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B772 / A321, London Heathrow UK, 2007

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Summary
On 27 July 2007, a British Airways Boeing 777-200ER collided, during pushback, with a stationary Airbus A321-200. The A321 was awaiting activation of the electronic Stand Entry Guidance (SEG) and expecting entry to its designated gate.
Event Details
When July 2007
Actual or Potential
Event Type
Ground Operations, Human Factors
Day/Night Day
Flight Conditions On Ground - Normal Visibility
Flight Details
Aircraft BOEING 777-200 / 777-200ER
Operator British Airways
Domicile United Kingdom
Type of Flight Public Transport (Passenger)
Intended Destination London Heathrow Airport
Take off Commenced No
Flight Airborne No
Flight Completed No
Flight Phase Pushback/towing
PBT
Flight Details
Aircraft AIRBUS A-321
Operator British Airways
Domicile United Kingdom
Type of Flight Public Transport (Passenger)
Intended Destination London Heathrow Airport
Take off Commenced Yes
Flight Airborne No
Flight Completed No
Flight Phase Standing
STD
Location - Airport
Airport London Heathrow Airport
General
Tag(s) Aircraft-aircraft collision
HF
Tag(s) Ineffective Monitoring,
Procedural non compliance
GND
Tag(s) Taxiway collision,
On gate collision,
Aircraft / Aircraft conflict,
Aircraft Push Back
Outcome
Damage or injury No
Aircraft damage Minor
Causal Factor Group(s)
Group(s) Aircraft Operation
Safety Recommendation(s)
Group(s) Aircraft Operation,
Airport Management
Investigation Type
Type Independent

Description

On 27 July 2007, a British Airways Boeing 777-200ER collided, during pushback, with a stationary Airbus A321-200. The A321 was awaiting activation of the electronic Stand Entry Guidance (SEG) and expecting entry to its designated gate.

Synopsis

This is an extract from the Bulletin 6/2009 concerning the accident (G-VIIK and G-EUXH) published by the Aircraft Accident Investigation Branch (AAIB), UK:

[…] As the Airbus approached its stand, the crew realised that the electronic Stand Entry Guidance (SEG) system was not switched on. This was because the operator’s ground staff responsible for activating it had not yet arrived at the stand. The Airbus commander stopped his aircraft about 50 metres short of the intended parking position; it was aligned with the stand centreline, but with about half the aircraft protruding into the taxiway behind. He made a radio call to GMC2 [Ground Movements Control 2], to advise that the stand guidance was not illuminated, but the frequency was very busy and the call was not acknowledged. Whilst the commander informed the passengers and cabin staff that the aircraft was not yet on stand, the co-pilot attempted to contact his company on discrete frequencies to request that ground crew attend the stand.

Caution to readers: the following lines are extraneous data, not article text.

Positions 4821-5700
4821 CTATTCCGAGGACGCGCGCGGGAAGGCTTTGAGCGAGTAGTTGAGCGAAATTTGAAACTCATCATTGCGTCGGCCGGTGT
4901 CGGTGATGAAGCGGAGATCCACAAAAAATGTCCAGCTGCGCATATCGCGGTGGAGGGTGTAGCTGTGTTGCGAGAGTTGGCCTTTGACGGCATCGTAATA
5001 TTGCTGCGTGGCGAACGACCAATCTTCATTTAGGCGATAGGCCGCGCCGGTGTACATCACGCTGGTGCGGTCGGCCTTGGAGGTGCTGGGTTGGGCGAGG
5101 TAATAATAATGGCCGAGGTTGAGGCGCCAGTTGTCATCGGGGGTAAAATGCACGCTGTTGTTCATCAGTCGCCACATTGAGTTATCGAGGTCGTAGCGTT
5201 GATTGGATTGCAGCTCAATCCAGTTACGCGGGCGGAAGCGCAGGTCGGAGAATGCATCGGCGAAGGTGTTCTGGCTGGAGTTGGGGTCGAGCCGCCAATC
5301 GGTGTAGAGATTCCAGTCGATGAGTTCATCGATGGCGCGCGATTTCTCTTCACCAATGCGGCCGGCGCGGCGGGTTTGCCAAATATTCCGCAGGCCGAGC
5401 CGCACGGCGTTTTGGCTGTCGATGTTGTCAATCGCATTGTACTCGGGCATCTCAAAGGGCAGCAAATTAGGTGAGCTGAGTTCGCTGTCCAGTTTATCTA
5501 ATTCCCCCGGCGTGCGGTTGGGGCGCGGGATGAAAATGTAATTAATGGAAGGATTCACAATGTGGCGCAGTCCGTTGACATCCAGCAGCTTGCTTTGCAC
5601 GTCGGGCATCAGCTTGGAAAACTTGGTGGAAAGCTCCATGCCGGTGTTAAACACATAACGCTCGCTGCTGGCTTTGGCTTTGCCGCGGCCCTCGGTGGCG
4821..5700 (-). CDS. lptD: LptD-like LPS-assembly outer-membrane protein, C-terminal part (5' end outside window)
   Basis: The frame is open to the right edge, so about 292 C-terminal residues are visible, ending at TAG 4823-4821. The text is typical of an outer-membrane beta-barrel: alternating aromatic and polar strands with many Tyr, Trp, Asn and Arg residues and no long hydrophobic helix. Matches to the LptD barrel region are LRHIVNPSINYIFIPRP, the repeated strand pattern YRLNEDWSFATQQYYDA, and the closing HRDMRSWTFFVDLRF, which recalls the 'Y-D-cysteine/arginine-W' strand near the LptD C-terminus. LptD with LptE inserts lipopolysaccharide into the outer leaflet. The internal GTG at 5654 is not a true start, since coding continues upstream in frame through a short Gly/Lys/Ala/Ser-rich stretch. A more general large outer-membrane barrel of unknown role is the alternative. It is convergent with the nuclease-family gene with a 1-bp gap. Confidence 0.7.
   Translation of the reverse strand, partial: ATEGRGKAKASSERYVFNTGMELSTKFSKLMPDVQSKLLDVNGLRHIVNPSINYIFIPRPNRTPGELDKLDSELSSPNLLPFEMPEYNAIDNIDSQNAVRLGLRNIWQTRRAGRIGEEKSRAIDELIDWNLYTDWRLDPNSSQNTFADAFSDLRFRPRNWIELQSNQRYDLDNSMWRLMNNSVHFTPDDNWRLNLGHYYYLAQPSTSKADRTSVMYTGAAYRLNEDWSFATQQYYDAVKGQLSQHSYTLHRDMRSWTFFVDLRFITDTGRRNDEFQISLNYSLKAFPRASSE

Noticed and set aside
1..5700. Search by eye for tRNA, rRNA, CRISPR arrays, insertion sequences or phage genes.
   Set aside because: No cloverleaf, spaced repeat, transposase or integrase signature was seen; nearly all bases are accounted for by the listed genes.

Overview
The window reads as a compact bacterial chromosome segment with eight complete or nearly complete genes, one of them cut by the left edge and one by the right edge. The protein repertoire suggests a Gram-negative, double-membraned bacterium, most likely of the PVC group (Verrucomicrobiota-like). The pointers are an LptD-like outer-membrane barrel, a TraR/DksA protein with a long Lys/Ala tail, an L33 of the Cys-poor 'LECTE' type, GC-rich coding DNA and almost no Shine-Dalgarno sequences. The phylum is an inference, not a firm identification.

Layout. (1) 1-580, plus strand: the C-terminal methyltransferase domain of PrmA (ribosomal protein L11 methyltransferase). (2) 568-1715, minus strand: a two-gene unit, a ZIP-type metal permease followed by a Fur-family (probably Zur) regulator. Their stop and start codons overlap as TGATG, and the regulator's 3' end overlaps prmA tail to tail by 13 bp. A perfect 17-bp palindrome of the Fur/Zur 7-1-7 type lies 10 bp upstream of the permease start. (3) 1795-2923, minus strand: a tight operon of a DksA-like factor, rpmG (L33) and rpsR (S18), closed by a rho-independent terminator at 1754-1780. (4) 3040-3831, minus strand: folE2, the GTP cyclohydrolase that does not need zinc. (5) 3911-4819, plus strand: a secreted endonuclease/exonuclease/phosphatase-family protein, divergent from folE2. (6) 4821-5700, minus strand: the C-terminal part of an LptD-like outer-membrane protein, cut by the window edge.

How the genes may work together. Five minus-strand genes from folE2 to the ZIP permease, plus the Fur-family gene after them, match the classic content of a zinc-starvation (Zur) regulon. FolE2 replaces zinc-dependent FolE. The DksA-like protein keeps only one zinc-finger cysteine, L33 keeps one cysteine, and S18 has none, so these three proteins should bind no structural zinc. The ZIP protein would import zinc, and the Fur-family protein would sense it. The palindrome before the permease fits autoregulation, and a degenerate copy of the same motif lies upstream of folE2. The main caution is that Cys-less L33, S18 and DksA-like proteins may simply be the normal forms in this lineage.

About a minute after the radio call from the Airbus to GMC2, the crew of the Boeing 777 called GMC2 to request pushback from Stand 429 (Figure 1), which the controller approved.

Figure 1. Layout of stands and taxiway in accident area (Source: AAIB Bulletin: 6/2009, Courtesy of Google Earth)


During pushback, the Boeing 777’s left wing collided with the Airbus’ fin. The tug driver reported that he had seen the Airbus moments earlier and had applied the vehicle’s brakes, but was too late to prevent the collision. (Figure 2)

Figure 2. Aircraft in proximity at about the time of the accident (Source: AAIB Bulletin: 6/2009, Courtesy of H. Ghattaoura)


The collision was felt on both aircraft. The Airbus crew made a further call to GMC2, stating that their aircraft had been struck, but it, too, was not acknowledged. They then twice broadcast a PAN-PAN call, which was acknowledged after the second broadcast. The Boeing 777 crew also made a PAN-PAN call. The GMC2 controller took the appropriate actions, and alerted the airport emergency services. The tug was equipped with a radio capable of receiving and making transmissions on the GMC2 frequency, but it was not switched on prior to, or during, the pushback.